FIND MOVIES
Movie List
Loading ...
or
Find Theaters and Movie Times
or
Search Movies

The awful truth

Leo McCarey was better in the ’30s
By STEVE VINEBERG  |  June 2, 2008

080606_mccarey_main
THE AWFUL TRUTH: A screwball comedy reimagined as a comedy of remarriage.

“Leo McCarey, Screwball and Beyond” | Harvard Film Archive | June 8-16

“SILENT COMEDY SHORTS” | June 8 at 3 pm
THE AWFUL TRUTH | June 8 at 7 pm
THE MILKY WAY | June 8 at 9 pm
GOING MY WAY | June 9 at 7 pm
RALLY ’ROUND THE FLAG, BOYS! | June 9 at 9:30 pm
LOVE AFFAIR | June 13 at 7 pm
INDISCREET | June 13 at 9 pm
AN AFFAIR TO REMEMBER | June 14 at 7 pm
MAKE WAY FOR TOMORROW | June 14 at 9:15 pm
THE BELLS OF ST. MARY’S | June 15 at 3 pm
RUGGLES OF RED GAP | June 15 at 7 pm
MY SON JOHN | June 15 at 9 pm
DUCK SOUP | June 16 at 7 pm
ONCE UPON A HONEYMOON | June 16 at 8:30 pm

Among the signal directors of 1930s comedies — one thinks of Frank Capra, Howard Hawks, Ernst Lubitsch, and George Cukor — Leo McCarey’s name has been largely forgotten. Yet he was responsible for three of the greatest comedies of the Depression era: Duck Soup (the most sublime of the Marx Brothers movies), Ruggles of Red Gap, and The Awful Truth. He was an odd duck, though, as fond of melodrama as he was of romantic comedy and farce. The retrospective hosted by the Harvard Film Archive beginning this Sunday, “Leo McCarey, Screwball and Beyond,” is long overdue.

McCarey was brought up in the Hal Roach school of silent comedy, which means that by the time he made his first talkie, INDISCREET (which the HFA will screen a rare print of), he’d learned how to work quickly and economically, he’d perfected a kind of visual shorthand, and he’d developed a light, sure touch with actors. The series begins with a program of his comic shorts — three late silents starring Laurel and Hardy (including one of their most famous two-reelers, “Big Business”) and one with Charley Chase called “Dog Shy.” “Dog Shy,” the earliest of the quartet, was released in 1926, and it was the 40th short McCarey directed, so he was a veteran long before 1929, when he began to make features. His physical work with Chase and with Stan and Ollie bears fruit in sequences like the astonishingly poetic (and uproarious) human-mirror bit in DUCK SOUP, where Groucho encounters Chico and Harpo dressed up to look like him, or the classic scenes in THE AWFUL TRUTH involving Cary Grant, Irene Dunne, and an expressive wire-haired terrier known as Mr. Smith — played by the same canny canine performer who kept showing up as Asta in the Thin Man pictures. (In “Dog Shy,” Chase is continually being bested by a frisky dog; their charming interchanges are a warm-up for the Mr. Smith episodes.)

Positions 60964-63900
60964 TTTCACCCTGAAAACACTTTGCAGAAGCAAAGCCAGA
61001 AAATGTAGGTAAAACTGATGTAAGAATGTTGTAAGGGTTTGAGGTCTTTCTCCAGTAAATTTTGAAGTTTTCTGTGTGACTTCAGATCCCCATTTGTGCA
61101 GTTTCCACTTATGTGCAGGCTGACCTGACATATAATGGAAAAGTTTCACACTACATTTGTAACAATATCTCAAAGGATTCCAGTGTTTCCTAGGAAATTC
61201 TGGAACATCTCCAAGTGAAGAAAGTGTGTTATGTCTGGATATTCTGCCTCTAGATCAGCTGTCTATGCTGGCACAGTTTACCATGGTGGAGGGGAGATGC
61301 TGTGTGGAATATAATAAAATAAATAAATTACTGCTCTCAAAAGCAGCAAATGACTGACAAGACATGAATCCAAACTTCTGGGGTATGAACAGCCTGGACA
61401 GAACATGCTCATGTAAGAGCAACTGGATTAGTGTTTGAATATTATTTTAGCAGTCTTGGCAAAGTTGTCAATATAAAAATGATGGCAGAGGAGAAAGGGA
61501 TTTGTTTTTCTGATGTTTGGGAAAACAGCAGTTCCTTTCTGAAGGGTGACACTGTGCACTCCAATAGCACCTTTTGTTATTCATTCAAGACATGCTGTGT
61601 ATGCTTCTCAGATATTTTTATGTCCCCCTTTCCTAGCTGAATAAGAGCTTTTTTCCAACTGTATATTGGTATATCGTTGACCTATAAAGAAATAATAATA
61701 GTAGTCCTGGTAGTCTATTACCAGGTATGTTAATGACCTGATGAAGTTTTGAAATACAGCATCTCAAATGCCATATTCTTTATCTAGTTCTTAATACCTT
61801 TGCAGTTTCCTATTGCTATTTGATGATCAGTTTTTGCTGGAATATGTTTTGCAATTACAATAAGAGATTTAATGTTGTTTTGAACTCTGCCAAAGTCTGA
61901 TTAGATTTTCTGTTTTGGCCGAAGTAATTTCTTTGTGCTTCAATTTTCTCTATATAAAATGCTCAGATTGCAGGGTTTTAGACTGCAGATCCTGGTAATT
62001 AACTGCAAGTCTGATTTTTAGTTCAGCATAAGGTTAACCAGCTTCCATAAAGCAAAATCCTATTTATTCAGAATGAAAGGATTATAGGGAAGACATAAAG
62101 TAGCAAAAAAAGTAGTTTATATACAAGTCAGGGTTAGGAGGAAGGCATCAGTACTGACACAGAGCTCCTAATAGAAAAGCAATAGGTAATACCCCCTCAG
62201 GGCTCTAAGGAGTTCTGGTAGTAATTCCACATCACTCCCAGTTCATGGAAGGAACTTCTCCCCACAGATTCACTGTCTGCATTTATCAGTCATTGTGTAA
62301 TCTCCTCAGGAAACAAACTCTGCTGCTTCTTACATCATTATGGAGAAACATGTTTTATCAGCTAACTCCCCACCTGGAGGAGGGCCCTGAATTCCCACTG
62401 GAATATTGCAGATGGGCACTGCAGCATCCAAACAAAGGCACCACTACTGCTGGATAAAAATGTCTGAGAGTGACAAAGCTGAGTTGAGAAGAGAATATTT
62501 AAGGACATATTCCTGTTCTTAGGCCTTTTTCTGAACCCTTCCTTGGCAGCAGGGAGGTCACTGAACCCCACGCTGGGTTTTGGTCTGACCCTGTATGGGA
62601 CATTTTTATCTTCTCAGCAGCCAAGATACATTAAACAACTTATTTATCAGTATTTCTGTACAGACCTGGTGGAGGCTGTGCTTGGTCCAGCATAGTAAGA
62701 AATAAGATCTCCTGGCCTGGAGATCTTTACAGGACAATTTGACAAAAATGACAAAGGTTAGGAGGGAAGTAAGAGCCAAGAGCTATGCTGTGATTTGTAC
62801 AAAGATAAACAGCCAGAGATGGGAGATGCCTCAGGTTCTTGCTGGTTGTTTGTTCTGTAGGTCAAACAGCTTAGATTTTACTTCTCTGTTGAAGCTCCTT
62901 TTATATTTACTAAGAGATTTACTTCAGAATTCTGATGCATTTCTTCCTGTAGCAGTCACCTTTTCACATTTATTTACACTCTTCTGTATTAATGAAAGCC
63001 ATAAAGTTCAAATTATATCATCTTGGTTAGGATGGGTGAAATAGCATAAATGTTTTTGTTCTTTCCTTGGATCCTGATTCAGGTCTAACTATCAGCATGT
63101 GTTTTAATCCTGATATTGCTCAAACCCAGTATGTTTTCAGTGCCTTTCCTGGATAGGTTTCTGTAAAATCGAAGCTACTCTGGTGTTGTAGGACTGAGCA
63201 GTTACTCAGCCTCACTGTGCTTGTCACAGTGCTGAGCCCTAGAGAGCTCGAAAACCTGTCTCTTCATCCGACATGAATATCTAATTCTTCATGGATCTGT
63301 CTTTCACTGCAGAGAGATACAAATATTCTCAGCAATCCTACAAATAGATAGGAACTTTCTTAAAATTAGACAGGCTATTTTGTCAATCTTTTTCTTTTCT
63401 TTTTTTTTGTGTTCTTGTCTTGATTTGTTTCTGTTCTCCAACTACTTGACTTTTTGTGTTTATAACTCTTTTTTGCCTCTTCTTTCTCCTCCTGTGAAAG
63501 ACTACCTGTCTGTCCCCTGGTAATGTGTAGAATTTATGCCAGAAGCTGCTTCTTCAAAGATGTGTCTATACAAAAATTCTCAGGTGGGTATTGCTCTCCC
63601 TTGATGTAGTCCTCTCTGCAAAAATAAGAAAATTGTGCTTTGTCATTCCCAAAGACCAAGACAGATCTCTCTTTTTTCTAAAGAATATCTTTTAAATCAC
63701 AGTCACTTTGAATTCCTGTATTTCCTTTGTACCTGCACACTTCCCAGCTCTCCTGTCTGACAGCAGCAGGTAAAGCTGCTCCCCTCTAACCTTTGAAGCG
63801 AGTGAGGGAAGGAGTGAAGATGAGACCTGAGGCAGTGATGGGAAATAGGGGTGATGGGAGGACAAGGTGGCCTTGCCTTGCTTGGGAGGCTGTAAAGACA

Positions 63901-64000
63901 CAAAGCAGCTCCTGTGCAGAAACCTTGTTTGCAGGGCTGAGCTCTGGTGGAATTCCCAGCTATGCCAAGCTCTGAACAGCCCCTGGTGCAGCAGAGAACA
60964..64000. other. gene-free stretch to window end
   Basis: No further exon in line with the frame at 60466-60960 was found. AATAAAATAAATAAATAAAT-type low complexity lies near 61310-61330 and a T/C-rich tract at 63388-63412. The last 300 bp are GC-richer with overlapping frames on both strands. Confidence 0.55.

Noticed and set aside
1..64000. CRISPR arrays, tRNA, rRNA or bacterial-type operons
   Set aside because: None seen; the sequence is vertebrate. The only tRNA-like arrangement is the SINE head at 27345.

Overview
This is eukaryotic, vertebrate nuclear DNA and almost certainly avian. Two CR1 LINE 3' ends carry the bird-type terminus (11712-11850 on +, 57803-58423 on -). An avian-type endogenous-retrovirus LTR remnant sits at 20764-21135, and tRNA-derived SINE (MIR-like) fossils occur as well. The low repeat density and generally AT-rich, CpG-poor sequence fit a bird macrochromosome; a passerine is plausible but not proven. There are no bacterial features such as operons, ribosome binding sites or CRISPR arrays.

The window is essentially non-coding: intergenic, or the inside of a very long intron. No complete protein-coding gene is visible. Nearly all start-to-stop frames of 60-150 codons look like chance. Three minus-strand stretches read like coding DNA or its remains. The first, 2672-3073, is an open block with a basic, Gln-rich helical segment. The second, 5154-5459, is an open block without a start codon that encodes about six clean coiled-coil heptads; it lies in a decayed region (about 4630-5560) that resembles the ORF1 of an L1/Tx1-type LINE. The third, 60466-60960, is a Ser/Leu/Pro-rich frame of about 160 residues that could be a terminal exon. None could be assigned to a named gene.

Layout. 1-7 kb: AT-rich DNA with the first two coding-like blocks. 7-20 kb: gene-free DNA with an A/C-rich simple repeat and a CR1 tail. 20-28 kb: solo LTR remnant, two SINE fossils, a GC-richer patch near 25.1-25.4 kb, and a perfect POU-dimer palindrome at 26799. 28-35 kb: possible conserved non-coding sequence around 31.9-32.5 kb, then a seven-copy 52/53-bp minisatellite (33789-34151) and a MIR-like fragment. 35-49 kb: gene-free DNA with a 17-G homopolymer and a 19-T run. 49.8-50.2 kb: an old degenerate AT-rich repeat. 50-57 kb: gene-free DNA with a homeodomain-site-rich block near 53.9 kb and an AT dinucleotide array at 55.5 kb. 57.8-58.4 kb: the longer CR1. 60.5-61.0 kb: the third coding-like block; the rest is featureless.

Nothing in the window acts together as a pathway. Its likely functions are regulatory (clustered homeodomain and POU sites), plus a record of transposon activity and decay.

1  |  2  |  3  |   next >
  Topics: Features , Entertainment, Movies, Movie Reviews,  More more >
| More


Most Popular
ARTICLES BY STEVE VINEBERG
Share this entry with Delicious
  •   BAFFLED IN BOISE  |  October 09, 2012
    Samuel D. Hunter's A Bright New Boise, receiving its Boston premiere in a production by the Zeitgeist Stage Company, has no dramatic structure.
  •   SAD BOY  |  October 02, 2012
    The Irish playwright Brendan Behan, known for his plays The Hostage and The Quare Fellow and for his memoir Borstal Boy, was a raucous, charismatic, hard-drinking Irish Republican who began to write after he got out of prison for shooting at English detectives during a public event.
  •   GOOD PEOPLE COULD BE BETTER  |  September 24, 2012
    Good People , which opens the SEASON at the Huntington Theatre Company, is a schizoid experience.
  •   CAR TALK IS NO MUSICAL  |  June 26, 2012
    The notion of a musical inspired by Car Talk is bizarre.
  •   COWARD'S 'PRIVATE LIVES' ROARS AGAIN  |  June 05, 2012
    It wouldn't be a stretch to call Noël Coward's 1930 Private Lives the funniest play of the 20th century.

 See all articles by: STEVE VINEBERG